Committed Leadership in a Changing World

To excel, tomorrow’s public leaders will have to be competent, resilient, inclusive and emotionally connected to their people.

Date Posted

19 Jan 2017


Issue 16, 14 Dec 2016


Several significant trends are fundamentally changing the way organisations around the world operate. One of these is digitisation, which has led to increasing acceleration, both of activities and expected results. In parallel, there are growing expectations of transparency, which in turn lead to more assertive and demanding customers, employees and citizens. This is all happening in an environment in which competitive conditions are tightening everywhere and resources are increasingly scarce.

Public sector agencies, like other organisations, have employees and bosses, so some of the issues they face in light of this new context will be similar to those in the private sector. But they are also unique in several important ways.

First, the public sector has historically been a monopoly, in terms of being a supplier of certain types of services. However, this monopoly is being increasingly challenged: many such activities have been privatised, and non-state players are starting to offer alternative ways to deliver some services. The presence of alternative providers means that there is now growing competition for some of the services the public sector have traditionally provided, which contributes to the greater assertiveness of citizens, who in the past might have been likely to be more grateful and compliant even if they were not completely satisfied with public services delivered.

If you measure everything against very intense, short-term targets, you risk crowding out breakthroughs that require more time, investment and perhaps even a temporary drop in performance.

Second, it is never easy to measure the performance of an organisation, even for those that have a profit motive. Performance measurement is particularly challenging for the civil service, because the outcomes are so varied and can involve significant trade-offs. If performance cannot be measured accurately, it becomes difficult to assess if you have allocated enough of the right resources in the right way for the proper functioning of the organisation towards its mission. The education system is an example. How do you measure performance? There are standardised tests, or the number of people you can place in university and so on. We can measure short-term academic success, but how do we measure students’ willingness and ability to be happy and productive citizens throughout their lives, especially in a fast changing world? And if we can’t measure success accurately, it’s hard to assess the extent to which we should re-allocate resources between groups or types of students.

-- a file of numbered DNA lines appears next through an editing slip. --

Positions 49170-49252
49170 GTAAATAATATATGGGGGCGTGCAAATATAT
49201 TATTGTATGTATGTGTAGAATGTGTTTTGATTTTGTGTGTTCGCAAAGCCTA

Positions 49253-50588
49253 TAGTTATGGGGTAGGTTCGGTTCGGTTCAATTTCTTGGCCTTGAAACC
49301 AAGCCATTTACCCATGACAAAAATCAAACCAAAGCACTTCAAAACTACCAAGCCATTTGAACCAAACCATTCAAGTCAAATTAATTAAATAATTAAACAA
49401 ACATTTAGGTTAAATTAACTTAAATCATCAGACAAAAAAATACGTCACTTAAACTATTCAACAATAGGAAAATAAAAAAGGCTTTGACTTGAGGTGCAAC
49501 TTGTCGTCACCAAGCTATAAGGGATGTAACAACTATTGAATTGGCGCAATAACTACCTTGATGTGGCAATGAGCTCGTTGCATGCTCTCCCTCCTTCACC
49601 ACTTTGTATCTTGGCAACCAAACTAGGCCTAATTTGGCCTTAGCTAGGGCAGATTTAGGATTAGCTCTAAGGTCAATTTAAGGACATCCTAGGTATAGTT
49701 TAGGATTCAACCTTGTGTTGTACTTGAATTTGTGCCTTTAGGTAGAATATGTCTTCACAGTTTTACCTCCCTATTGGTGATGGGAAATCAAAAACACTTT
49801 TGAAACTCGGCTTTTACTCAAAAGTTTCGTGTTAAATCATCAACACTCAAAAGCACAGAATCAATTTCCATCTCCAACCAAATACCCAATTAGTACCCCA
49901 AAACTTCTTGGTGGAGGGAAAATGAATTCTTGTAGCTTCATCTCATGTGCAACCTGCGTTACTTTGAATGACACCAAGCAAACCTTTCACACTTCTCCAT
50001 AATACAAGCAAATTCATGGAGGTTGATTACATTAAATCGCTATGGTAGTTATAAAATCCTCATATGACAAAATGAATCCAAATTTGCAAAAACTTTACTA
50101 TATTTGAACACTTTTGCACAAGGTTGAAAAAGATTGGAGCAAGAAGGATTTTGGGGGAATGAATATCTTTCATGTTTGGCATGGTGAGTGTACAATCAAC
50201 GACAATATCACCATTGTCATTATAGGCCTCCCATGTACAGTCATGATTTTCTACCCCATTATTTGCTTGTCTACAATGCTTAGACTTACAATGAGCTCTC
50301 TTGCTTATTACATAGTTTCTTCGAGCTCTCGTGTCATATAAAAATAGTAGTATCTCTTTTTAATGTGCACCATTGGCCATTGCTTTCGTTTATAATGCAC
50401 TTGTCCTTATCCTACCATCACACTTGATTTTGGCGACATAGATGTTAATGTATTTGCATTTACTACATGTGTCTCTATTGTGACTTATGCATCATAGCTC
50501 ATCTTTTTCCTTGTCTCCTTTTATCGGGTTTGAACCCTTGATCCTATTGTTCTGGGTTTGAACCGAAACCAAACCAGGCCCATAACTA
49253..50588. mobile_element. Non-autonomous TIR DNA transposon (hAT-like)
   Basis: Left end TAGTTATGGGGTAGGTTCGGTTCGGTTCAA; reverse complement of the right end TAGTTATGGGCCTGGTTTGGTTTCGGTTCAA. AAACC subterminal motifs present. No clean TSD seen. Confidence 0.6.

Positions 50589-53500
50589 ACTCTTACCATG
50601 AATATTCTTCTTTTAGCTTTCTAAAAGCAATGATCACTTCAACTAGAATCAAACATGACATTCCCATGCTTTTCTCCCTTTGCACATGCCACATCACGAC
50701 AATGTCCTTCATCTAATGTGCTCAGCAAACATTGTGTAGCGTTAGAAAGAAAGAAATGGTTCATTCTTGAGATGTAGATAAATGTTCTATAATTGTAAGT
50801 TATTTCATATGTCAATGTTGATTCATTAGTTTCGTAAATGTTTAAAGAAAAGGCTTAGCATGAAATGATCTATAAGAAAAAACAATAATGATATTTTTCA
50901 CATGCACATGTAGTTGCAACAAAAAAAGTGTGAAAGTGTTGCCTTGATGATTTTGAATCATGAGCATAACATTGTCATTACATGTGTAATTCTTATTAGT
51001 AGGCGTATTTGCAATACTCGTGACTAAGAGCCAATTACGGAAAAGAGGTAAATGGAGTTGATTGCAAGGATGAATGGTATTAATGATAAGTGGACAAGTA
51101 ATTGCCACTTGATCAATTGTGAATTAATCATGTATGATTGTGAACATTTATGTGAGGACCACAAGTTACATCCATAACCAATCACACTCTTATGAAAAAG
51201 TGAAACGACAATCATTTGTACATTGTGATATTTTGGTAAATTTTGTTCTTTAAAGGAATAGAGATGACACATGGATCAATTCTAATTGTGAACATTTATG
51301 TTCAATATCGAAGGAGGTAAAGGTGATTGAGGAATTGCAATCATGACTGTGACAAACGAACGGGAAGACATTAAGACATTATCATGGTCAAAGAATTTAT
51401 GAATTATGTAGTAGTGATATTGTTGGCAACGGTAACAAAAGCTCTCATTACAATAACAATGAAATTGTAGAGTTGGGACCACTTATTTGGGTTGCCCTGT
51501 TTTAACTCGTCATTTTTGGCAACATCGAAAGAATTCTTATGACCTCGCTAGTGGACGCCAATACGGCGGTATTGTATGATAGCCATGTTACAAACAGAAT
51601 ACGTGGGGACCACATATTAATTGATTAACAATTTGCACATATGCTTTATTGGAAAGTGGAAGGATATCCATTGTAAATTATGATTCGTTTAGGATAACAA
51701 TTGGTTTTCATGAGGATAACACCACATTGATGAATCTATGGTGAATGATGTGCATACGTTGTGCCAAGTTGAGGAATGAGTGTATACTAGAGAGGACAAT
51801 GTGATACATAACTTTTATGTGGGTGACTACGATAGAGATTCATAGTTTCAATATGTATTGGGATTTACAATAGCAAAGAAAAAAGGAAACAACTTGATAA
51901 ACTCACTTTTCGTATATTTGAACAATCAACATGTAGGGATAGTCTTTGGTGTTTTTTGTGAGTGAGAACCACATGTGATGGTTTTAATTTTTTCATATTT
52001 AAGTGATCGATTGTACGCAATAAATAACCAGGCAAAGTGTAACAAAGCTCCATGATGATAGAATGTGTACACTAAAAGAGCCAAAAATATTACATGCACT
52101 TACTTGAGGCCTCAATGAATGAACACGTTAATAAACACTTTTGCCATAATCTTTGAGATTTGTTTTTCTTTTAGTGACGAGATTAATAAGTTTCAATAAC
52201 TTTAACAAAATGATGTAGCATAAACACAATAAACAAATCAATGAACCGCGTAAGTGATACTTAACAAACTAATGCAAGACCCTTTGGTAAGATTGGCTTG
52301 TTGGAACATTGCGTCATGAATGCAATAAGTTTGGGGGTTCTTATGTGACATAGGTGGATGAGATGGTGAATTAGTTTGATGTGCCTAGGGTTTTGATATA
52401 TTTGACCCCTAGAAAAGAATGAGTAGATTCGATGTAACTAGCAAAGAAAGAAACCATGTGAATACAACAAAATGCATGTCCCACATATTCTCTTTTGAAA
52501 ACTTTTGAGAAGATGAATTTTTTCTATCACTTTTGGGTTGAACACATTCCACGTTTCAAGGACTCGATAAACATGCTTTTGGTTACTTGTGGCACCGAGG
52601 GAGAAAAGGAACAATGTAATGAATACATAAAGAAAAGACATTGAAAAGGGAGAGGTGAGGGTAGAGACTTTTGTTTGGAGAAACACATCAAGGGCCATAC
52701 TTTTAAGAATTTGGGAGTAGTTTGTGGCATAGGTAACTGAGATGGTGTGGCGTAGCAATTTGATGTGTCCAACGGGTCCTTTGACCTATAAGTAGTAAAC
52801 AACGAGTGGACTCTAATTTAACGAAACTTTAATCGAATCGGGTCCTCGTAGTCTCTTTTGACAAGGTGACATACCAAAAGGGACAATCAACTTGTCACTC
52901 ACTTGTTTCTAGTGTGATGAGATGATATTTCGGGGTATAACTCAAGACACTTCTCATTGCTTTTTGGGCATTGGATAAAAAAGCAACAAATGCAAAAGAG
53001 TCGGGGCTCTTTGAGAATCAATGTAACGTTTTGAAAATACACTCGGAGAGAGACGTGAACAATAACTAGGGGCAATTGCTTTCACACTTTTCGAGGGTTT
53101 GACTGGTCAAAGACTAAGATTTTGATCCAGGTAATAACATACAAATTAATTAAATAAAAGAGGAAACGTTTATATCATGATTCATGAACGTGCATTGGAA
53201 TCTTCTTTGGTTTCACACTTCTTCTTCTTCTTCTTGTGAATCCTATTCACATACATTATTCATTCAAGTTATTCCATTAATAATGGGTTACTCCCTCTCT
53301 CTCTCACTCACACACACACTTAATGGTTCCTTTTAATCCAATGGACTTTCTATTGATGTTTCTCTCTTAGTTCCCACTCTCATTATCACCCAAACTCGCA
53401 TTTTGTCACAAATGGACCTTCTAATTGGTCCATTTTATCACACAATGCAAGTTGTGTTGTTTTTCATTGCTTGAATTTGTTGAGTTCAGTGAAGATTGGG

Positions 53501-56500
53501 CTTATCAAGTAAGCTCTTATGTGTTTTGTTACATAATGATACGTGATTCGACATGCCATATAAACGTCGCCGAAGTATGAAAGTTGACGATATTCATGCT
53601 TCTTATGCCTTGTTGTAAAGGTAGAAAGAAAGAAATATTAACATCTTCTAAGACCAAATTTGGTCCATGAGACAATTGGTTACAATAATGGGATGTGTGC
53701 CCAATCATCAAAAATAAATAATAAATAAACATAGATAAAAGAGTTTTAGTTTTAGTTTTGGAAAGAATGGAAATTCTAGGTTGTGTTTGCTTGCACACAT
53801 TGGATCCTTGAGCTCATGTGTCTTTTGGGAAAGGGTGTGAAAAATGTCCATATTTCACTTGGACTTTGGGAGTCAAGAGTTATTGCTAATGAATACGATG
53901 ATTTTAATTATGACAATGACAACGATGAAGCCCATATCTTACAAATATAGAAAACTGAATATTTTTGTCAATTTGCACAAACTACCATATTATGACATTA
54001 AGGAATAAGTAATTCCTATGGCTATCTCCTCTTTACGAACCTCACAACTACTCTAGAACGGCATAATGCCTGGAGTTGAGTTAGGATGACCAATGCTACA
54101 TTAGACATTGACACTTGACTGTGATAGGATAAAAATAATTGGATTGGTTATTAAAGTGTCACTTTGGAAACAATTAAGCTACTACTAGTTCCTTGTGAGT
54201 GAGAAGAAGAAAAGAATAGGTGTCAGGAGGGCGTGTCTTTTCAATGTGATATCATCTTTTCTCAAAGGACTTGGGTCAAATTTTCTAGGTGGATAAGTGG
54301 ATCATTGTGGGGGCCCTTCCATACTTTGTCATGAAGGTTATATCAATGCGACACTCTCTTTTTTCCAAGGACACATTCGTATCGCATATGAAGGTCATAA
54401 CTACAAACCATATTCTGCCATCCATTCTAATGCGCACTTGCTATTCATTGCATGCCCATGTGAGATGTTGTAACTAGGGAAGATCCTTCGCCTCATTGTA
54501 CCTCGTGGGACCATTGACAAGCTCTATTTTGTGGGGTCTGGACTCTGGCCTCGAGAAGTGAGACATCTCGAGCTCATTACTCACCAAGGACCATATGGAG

Third, the Singapore Public Service has become particularly effective and efficient, in large part through a relentless search for incremental improvement within organisational boundaries: an agency or ministry working actively and continually at improving its performance. I think this presents the Public Service with two challenges. First, the relentless pursuit of incremental gains often ends up reducing one’s ability to produce breakthroughs. When you are working very hard for a two percent improvement every year, you are not spending as much time asking how you might be able to improve by twenty percent. There is a point at which, if you measure everything against very intense, short-term targets, you risk crowding out breakthroughs that require more time, investment and perhaps even a temporary drop in performance.

In addition, when you work so intensely within institutional entities, you do not necessarily foster as much cooperation across agencies, which is typically needed to provide an effective and sustainable solution to the big problems the Public Service is now trying to tackle. For instance, if the long-term goal is to get people out of poverty, several organisations must collaborate to create sustainable solutions. Some will be more focused on alleviating symptoms, others will focus on short-term and longer term enablers. But unless these agencies work together effectively in service of the overall goal, the whole will be less than the sum of the parts. Putting the two aspects together, i.e., the pursuit of improvements that are incremental and within organisational boundaries, may be an area where the public sector is reaching the limits of a model that has served it very well in the past.

We live in a world where it really pays to involve people in finding answers that they themselves are going to be committed to.

Last but not least, we live in a world where it really pays to involve people in finding answers that they themselves are going to be committed to. Leaders should be able to specify desired outcomes, especially when there is some potential ambiguity or trade-offs between these outcomes. Leaders will then need to be able to create processes which the various stakeholders can engage with to arrive at solutions that they are able and willing to help implement quickly. This is less of the traditional top-down approach and more of a model that requires a greater degree of comfort with uncertainty and lack of complete control on the part of leaders.

Leaders need to be hard of hearing, but not deaf.


As always, success in this new context will require leaders to display a wide range of behaviours. But I would like to highlight four dimensions that will be particularly important.